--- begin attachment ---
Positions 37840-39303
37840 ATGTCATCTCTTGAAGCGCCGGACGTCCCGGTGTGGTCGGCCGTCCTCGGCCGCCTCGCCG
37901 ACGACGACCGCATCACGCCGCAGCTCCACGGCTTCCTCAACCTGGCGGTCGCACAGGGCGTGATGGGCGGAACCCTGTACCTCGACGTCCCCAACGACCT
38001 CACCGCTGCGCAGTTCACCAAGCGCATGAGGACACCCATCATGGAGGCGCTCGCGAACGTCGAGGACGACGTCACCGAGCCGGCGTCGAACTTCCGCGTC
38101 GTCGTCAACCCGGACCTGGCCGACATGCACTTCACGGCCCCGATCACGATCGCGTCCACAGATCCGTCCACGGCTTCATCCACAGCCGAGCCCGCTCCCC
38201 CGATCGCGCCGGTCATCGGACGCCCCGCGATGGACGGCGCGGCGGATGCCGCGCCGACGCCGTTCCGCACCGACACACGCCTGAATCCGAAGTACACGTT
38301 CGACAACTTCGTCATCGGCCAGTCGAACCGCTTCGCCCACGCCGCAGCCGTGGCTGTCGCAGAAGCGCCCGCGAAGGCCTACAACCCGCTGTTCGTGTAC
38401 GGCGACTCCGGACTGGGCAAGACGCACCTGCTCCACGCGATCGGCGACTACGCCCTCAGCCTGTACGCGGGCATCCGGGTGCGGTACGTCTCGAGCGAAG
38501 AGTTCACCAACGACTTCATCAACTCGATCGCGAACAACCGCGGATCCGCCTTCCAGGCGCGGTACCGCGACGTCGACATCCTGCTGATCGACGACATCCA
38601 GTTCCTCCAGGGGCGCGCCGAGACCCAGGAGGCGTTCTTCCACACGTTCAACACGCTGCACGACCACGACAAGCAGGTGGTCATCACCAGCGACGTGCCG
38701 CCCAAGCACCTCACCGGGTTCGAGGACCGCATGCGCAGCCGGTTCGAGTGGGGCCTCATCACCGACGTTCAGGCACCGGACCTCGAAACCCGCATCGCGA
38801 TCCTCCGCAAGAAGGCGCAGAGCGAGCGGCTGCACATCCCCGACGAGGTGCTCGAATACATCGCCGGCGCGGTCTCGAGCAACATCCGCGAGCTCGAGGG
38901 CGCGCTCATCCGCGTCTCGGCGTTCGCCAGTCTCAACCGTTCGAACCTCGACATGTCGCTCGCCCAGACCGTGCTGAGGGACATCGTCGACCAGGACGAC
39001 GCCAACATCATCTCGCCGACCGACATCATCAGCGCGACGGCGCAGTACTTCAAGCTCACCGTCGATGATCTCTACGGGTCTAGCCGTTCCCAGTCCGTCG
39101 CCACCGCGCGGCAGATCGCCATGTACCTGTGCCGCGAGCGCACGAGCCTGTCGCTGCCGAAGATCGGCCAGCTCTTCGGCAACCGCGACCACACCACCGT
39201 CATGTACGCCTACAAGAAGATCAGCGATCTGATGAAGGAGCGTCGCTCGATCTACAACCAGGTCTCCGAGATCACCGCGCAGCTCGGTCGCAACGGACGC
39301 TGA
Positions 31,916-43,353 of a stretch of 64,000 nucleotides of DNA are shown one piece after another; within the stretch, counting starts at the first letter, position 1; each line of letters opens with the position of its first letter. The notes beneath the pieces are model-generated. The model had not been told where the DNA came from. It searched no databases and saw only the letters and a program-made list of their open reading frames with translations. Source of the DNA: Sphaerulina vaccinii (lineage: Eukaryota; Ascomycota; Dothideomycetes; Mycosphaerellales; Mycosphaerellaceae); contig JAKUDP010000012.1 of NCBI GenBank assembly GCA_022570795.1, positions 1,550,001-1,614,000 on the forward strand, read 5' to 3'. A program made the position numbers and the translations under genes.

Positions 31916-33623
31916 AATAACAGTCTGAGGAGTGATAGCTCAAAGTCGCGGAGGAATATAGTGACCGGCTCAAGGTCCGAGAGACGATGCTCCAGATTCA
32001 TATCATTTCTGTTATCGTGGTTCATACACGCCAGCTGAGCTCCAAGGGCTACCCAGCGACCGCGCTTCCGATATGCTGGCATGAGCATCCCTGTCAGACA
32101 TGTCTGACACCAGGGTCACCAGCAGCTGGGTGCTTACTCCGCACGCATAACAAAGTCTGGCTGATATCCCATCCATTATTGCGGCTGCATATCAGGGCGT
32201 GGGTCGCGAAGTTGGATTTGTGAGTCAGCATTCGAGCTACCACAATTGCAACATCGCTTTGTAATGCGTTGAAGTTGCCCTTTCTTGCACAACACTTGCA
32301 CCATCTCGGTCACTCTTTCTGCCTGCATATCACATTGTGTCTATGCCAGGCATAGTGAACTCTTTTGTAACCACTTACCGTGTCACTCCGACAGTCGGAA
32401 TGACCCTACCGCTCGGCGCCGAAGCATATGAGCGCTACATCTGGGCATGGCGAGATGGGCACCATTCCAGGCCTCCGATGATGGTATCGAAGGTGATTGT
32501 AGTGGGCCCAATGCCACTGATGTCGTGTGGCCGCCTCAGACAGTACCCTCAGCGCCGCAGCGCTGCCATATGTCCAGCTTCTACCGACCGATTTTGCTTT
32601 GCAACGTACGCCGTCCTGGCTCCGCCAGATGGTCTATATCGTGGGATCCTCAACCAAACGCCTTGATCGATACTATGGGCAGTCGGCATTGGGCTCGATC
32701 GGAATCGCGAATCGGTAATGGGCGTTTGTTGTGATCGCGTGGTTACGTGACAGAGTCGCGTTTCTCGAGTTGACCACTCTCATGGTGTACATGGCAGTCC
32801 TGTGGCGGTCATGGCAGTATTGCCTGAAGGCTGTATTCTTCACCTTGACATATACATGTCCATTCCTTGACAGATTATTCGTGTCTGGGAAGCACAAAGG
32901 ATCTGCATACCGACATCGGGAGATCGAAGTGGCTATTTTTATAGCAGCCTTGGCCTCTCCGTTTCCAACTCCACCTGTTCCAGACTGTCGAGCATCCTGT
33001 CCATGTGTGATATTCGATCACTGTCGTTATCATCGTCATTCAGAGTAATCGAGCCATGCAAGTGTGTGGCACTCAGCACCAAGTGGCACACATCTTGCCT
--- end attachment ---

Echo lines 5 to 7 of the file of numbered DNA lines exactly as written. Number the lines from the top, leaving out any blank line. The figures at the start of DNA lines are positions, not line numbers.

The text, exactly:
38101 GTCGTCAACCCGGACCTGGCCGACATGCACTTCACGGCCCCGATCACGATCGCGTCCACAGATCCGTCCACGGCTTCATCCACAGCCGAGCCCGCTCCCC
38201 CGATCGCGCCGGTCATCGGACGCCCCGCGATGGACGGCGCGGCGGATGCCGCGCCGACGCCGTTCCGCACCGACACACGCCTGAATCCGAAGTACACGTT
38301 CGACAACTTCGTCATCGGCCAGTCGAACCGCTTCGCCCACGCCGCAGCCGTGGCTGTCGCAGAAGCGCCCGCGAAGGCCTACAACCCGCTGTTCGTGTAC